TRURO — Approval of a comprehensive permit for the 39-unit rental housing development known as the Cloverleaf on Highland Road in North Truro seems almost guaranteed. Counsel for the zoning board of appeals is drafting a decision for review and a possible final vote next week, on Dec. 17.
Of the five ZBA members who will vote on the permit, only John Thornley has expressed reservations about it. In a letter to the board that he said he wrote as a private citizen, he suggested that the town pay to extend the municipal water system to the nearby Professional Heights and Pond Village neighborhoods, where fears about drinking water quality have been fanned by opponents of the housing development.
Thornley’s letter suggested town water be extended to the west end of Pond Road so that the water quality for the Pond Village neighborhood “would no longer be in any way affected by Cloverleaf effluent and no longer be a health issue.”
In fact, no evidence has been presented to the ZBA in a year of meetings on the proposal showing that effluent from Cloverleaf would affect those wells.
Thornley said that the cost of that public water line should be borne by the town.
His fellow board members did not seem receptive to his idea. Chair Art Hultin said extending the public water line was “off topic.”
Thornley’s letter was not the only last-minute surprise during the discussion on Dec. 3.
Mark Nelson, the engineer who conducted a peer review of the alternative septic treatment system at the Cloverleaf, said the system could be further refined to reduce the “effluent concentration” to an average of five parts per million. For a traditional septic system, that number is 35 parts per million.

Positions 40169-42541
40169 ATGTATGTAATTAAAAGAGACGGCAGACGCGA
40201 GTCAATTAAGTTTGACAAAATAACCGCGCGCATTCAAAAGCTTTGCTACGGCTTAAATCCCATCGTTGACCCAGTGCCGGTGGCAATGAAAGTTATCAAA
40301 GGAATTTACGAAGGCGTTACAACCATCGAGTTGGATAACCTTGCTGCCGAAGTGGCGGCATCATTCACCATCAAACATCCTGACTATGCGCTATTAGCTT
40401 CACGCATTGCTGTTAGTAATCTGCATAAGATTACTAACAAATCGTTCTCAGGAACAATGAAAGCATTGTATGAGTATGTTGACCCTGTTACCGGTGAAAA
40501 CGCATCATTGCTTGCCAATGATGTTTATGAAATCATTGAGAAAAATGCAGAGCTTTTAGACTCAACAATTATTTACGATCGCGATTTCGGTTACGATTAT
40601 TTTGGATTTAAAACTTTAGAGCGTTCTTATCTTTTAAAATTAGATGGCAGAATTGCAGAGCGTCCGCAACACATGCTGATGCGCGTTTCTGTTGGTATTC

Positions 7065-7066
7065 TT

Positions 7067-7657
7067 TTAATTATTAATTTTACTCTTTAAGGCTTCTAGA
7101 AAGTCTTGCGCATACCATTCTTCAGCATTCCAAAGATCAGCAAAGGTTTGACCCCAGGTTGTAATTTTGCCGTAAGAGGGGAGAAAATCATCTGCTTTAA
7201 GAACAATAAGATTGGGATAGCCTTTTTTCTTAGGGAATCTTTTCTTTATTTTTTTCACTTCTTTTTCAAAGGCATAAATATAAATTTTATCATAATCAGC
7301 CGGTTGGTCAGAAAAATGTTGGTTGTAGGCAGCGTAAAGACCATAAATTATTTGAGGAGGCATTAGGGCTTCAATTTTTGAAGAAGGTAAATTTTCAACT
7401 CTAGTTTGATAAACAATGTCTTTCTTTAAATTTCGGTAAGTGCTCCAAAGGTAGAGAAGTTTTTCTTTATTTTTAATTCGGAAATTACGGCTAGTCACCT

John O’Reilly, the project engineer, said the cost of such refinements would not be a burden to the developer, but maintenance and management costs would increase. “It’s not insurmountable at this point,” said Ted Malone, president of Community Housing Resource.
The ZBA did not rule on whether to require the upgraded system. Hultin said that would be addressed before the board issues a comprehensive permit.
A number of neighbors continued to raise objections, outlined in a two-page letter signed by the “Members of the Pond Village Watershed Community.”
“It really seems like we’ve covered most of these points repeatedly,” said Hultin to the letter writers.
David Kirshner of Twine Field Road said he objected to the way that Pond Village residents have been blamed for poor water quality because of their own outdated septic systems and cesspools.
“This is baseless and deeply unsettling,” Kirshner said. “The town and the board of health have been fully aware of these issues since at least 2016 and done nothing to address them.”
Hultin responded by saying no one is blaming anyone. But the fact is, he added, the water quality problem in Pond Village is pre-existing.
Kirshner asked that the ZBA require the developer to do a hydrological study of the Pond Village watershed.
To this, Health Agent Emily Beebe responded that because the wastewater treatment system designed for the Cloverleaf will make it so there are no effects on nearby private wells, “it doesn’t appear that there is a need for a hydrogeologic study.” No other treatment system in town is capable of treating effluent to the high degree that the proposed Cloverleaf system will. “I don’t understand why people aren’t hearing this,” Beebe said.
Scott Warner, also of Twine Field Road, said the proposed wastewater system had been tested at only one place, but Beebe replied that the system had been tested and approved by the state Dept. of Environmental Protection and used in many projects.
Warner also said he feared that Cloverleaf tenants would dump harmful chemicals down their drains. Because they would be renters, he argued, they would be less likely to care for the property.
“It seems that an individual homeowner that installs a system can understand and police what goes down their own drains,” Warner said.
Hank Keenan and Karen Ruymann made similar arguments.
ZBA member Fred Todd said the suggestion that tenants would not be decent citizens and respect the water was offensive.
The board will reconvene on Dec. 17 at 5:30 p.m. to vote on the permit with a set of conditions and waivers from the Truro Zoning Bylaw. Under Chapter 40B, projects that include a minimum of 20 to 25 percent affordable units may receive such waivers as long as certain health and safety conditions are met. Thirty-two of 39 Cloverleaf units — 82 percent — will be income restricted.